Open letter to South Africa’s students‚ universities and government‚ represented by Minister in the .
The mother of Tsietsi Mashinini, the leader of the 1976 Soweto students uprising, has died.
Nomkitha Virginia Mashinini, 73, died at the Lesedi Clinic in Diepkloof yesterday morning after a short illness
Tsietsi was a student at Morris Isaacson High school when he led the students march on June 16 1976. He died while in exile in Guinea in 1990.
Tsietsi skipped the country at 15 with some of his siblings. Out of panic, the mother travelled to Swaziland to ensure the safety of her sons and to make arrangements for them to continue with their education while in exile.
On her return she was detained in Standerton, Mpumalanga, by apartheid security police.
She was held in solitary confinement while in detention.
Mashinini was continuously interrogated about the whereabouts of her sons and what political activities they were involved in. She was blamed for the student uprisings in Soweto and accused of being an irresponsible mother without control over her children. When she was finally released from prison, without being charged, she had lost her job.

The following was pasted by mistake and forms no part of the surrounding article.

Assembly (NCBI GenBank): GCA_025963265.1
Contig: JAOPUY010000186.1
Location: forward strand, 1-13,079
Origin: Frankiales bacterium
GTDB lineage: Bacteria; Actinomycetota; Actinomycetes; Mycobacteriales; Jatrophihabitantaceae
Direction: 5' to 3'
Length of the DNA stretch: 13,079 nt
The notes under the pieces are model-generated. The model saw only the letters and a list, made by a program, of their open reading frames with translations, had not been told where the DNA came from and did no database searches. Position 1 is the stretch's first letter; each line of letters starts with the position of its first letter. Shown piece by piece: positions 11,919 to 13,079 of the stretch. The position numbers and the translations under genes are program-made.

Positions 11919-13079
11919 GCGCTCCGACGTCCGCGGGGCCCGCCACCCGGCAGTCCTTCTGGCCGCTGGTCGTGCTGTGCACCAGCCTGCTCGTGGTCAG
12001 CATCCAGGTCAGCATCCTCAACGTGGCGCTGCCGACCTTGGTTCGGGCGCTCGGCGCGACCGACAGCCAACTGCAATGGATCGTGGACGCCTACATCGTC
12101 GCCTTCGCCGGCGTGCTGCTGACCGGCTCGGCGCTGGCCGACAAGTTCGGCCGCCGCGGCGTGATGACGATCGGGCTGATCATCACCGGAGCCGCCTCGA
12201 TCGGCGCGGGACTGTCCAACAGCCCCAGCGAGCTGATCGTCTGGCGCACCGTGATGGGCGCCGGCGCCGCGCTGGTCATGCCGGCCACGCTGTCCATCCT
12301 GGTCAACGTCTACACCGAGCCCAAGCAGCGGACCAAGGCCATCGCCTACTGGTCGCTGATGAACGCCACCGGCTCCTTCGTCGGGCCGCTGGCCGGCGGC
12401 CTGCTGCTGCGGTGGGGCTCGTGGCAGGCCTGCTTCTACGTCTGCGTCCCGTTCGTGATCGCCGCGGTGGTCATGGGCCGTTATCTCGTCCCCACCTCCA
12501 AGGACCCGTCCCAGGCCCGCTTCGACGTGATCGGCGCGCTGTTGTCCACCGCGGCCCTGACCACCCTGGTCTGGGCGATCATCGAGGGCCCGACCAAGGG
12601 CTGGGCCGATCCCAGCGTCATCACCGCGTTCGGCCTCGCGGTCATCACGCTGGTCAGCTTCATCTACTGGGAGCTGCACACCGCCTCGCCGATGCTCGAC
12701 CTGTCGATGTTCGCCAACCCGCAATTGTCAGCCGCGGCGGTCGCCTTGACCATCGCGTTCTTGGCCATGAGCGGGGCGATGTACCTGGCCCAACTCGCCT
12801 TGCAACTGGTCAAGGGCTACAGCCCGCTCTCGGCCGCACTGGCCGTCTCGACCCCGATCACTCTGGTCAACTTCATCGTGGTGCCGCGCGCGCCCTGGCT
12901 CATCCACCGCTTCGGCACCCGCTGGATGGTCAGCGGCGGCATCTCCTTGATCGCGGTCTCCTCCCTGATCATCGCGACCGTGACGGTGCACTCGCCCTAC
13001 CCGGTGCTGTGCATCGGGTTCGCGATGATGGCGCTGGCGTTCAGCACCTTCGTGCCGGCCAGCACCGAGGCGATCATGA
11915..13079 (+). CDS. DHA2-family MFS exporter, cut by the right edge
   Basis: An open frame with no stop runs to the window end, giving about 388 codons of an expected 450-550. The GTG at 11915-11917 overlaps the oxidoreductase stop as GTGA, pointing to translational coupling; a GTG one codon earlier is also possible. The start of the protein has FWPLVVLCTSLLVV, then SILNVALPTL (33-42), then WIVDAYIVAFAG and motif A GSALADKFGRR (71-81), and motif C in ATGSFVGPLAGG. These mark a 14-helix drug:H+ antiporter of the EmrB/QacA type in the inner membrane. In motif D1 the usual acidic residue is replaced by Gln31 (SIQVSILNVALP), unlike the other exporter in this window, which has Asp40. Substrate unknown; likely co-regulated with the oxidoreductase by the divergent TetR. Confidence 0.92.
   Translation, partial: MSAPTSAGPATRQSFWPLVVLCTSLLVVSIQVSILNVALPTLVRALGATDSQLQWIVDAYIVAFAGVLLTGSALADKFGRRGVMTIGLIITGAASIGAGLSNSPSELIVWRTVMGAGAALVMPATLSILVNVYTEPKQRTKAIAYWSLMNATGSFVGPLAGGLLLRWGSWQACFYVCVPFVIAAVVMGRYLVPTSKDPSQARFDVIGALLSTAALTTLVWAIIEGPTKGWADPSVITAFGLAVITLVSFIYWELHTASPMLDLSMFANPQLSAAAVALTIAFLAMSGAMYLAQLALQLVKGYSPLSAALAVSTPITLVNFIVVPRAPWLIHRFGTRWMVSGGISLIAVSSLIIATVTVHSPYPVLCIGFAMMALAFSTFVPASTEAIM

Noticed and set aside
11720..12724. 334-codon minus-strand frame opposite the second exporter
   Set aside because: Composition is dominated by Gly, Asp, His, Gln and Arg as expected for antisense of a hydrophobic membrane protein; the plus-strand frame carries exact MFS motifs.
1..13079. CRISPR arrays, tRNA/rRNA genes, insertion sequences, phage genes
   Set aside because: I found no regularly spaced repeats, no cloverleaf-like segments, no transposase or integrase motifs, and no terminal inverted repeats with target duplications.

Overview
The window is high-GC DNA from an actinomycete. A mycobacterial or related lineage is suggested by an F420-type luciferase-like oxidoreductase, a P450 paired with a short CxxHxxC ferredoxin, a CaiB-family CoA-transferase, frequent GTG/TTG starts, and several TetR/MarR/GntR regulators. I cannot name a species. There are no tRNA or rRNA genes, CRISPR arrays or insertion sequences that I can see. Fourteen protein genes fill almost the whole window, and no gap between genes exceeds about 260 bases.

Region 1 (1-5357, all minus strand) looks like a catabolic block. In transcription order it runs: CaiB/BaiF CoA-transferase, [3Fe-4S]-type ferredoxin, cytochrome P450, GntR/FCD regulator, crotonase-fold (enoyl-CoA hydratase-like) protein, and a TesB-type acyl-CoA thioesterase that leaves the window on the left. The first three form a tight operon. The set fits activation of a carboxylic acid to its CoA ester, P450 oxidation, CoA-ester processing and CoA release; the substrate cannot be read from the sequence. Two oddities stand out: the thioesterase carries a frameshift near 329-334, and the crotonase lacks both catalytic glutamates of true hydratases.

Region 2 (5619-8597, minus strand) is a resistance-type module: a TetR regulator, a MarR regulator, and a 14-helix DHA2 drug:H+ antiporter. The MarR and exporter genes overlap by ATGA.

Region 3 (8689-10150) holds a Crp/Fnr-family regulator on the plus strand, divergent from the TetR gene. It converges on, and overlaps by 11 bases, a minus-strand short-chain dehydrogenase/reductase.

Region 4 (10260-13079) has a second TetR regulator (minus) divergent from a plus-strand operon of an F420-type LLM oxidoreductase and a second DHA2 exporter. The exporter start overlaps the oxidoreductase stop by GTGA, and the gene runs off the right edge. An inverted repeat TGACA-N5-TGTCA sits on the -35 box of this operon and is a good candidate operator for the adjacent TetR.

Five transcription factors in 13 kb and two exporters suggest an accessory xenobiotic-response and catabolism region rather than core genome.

The management was fearful that she was going to bring a "bad terrorist and communist influence" to the staff.
She never found employment again, except at the charitable organisation Meals on Wheels, a feeding scheme for the poor run by the Methodist Church.
Mashinini, nee Botho, was born on May 9 1935, in the rural Bengu village of Lady Frere in the former Transkei.
She married Ramothibi Joseph Mashinini in 1955. They were blessed with 13 children.
The family now lives in Pimville, after moving from Central Western Jabavu. She is survived by nine children and 35 grandchildren.
She will be buried at the Avalon Cemetery on October 1 after a service at the Pimville Library Hall in Zone 4.